Two recent victories in digital equity work out of California give cause for celebration this week. AB 2748 Telecommunications: Digital Equity in Video Franchising Act and AB 2751 Affordable Internet and Net Equality Act both passed the Communications and Conveyance Committees this week; the former by a margin of 10-3 and the latter 7-3.
Sponsored by Assemblyman Chris Holden, AB 2748 would have a range of impacts if passed, including giving the state CPUC and local governments more power in negoitating with providers to ensure that there is no discimination based on neighborhood household income that leads to inequitable access to service. It also revises franchise fee agreements at the local level. Read the full bill analysis for more.
"Although DIVCA originally intended to address inequitable broadband access, it remains pronounced across California cities," says Shayna Englin, Director of the California Community Foundation Digital Equity Initiative. "AB 2748 modernizes DIVCA by establishing equal access requirements as policy, and makes them enforceable through a reasonable application process for franchise renewals. We are pleased to co-sponsor Assemblymember Holden's bill, as the legislation will bring us one step closer to ensuring every Californian has access to fast, reliable, and affordable Internet [access]."
AB 2751 would create a Net Equality Program which would require that most state agencies only do business with Internet Service Providers (ISPs) that have a low-income plan offering of $40/month for 25/3 Megabits per second (Mbps). Read the full bill analysis for more.
Public testimony for AB 2751 highlighted the significant disparity in service speeds and prices that disadvantage low-income Californians by the state's two monopoly providers: Charter Spectrum and AT&T:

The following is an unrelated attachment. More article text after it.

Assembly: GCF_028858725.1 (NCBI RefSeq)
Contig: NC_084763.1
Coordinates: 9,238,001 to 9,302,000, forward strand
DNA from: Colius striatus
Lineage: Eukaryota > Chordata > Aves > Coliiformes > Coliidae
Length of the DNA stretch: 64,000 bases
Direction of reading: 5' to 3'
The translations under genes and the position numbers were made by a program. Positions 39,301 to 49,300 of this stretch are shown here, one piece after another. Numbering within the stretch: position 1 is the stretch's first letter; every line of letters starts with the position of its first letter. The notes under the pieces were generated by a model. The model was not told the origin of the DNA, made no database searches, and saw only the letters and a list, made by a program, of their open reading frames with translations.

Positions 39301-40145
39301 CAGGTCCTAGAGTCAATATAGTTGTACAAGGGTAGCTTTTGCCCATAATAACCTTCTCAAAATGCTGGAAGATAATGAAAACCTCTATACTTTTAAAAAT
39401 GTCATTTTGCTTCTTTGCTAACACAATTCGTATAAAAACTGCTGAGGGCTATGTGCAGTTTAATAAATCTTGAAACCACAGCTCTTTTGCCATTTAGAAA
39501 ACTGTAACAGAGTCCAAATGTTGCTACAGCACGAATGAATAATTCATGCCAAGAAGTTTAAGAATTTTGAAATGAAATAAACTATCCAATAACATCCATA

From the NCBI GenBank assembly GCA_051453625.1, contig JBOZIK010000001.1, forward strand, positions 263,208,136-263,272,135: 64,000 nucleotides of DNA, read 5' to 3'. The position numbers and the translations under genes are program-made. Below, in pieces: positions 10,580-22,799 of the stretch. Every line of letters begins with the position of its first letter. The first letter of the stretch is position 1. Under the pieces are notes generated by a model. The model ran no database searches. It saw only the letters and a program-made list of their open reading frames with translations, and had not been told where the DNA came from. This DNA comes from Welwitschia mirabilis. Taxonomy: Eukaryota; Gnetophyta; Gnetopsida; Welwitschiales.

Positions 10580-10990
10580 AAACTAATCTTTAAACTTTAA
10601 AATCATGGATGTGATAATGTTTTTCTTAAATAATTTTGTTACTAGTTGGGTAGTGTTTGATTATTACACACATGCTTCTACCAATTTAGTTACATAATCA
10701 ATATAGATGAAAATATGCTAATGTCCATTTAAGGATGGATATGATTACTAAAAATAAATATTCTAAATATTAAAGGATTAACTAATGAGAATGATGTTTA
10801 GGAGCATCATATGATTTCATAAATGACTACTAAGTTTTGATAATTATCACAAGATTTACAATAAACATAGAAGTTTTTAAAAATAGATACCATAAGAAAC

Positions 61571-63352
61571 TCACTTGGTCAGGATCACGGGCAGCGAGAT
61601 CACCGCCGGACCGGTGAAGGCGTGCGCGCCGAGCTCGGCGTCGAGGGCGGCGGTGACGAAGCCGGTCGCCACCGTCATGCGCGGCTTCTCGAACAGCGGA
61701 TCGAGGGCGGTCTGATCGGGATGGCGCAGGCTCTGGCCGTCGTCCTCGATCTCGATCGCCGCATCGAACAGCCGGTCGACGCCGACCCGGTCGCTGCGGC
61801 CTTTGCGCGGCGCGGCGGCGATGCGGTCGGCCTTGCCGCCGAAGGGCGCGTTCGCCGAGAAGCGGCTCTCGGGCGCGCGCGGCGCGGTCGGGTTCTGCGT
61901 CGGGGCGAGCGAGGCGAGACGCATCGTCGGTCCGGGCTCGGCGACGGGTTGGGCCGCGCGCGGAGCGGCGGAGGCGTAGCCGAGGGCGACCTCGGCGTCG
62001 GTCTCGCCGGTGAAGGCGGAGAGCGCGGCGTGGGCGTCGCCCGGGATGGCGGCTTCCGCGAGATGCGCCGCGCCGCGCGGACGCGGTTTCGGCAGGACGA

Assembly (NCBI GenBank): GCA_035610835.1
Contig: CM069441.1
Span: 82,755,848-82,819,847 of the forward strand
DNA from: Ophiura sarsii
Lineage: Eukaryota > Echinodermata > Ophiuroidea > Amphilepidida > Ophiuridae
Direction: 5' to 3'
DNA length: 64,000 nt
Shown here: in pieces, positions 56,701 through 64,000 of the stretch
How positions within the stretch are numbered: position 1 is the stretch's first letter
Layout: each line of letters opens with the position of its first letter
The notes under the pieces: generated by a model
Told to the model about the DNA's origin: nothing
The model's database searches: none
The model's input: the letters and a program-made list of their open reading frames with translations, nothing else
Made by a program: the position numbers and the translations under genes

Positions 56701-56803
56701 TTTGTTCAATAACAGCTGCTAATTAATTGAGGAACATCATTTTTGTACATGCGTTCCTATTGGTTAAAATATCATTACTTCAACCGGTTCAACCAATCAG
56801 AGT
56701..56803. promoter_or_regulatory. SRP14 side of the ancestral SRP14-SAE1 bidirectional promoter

AB2751 is a modest but vital step toward leveraging the state’s massive purchasing power to incentivize ISPs to extend service at least approaching the good deals they offer our wealthiest communities to our highest need, historically most neglected communities.
In Beverly Hills 90210, one of the highest income ZIP codes in the state, Charter Spectrum offers 400Mbps Internet Ultra service for $45/month. A half hour drive away, in the high poverty Los Angeles neighborhood of Westlake, Charter Spectrum charges $70/month for the same 400Mbps service.
In Orange County, Charter Spectrum offers residents of a very low-poverty census block in Fullerton [its] Internet Ultra 400Mbps [service] for $40/month. About a mile away, in a high-poverty census block in Buena Park, they charge $70/month for that same service.
San Diego County’s Oceanside is in AT&T’s service area, where it offers residents in one of the highest poverty census blocks “Internet Basic 1.5,” with speeds of up to 1Mbps (which is not technically broadband) for $55/month. Five miles away, in one of Oceanside’s lowest poverty census blocks, the same $55/month buys AT&T’s “Internet 75” [service] with speeds up to 75Mbps.
2751 was opposed by an array of organizations and trade associations, including the CTIA.
Both bills have been passed on to the Committee on Appropriations.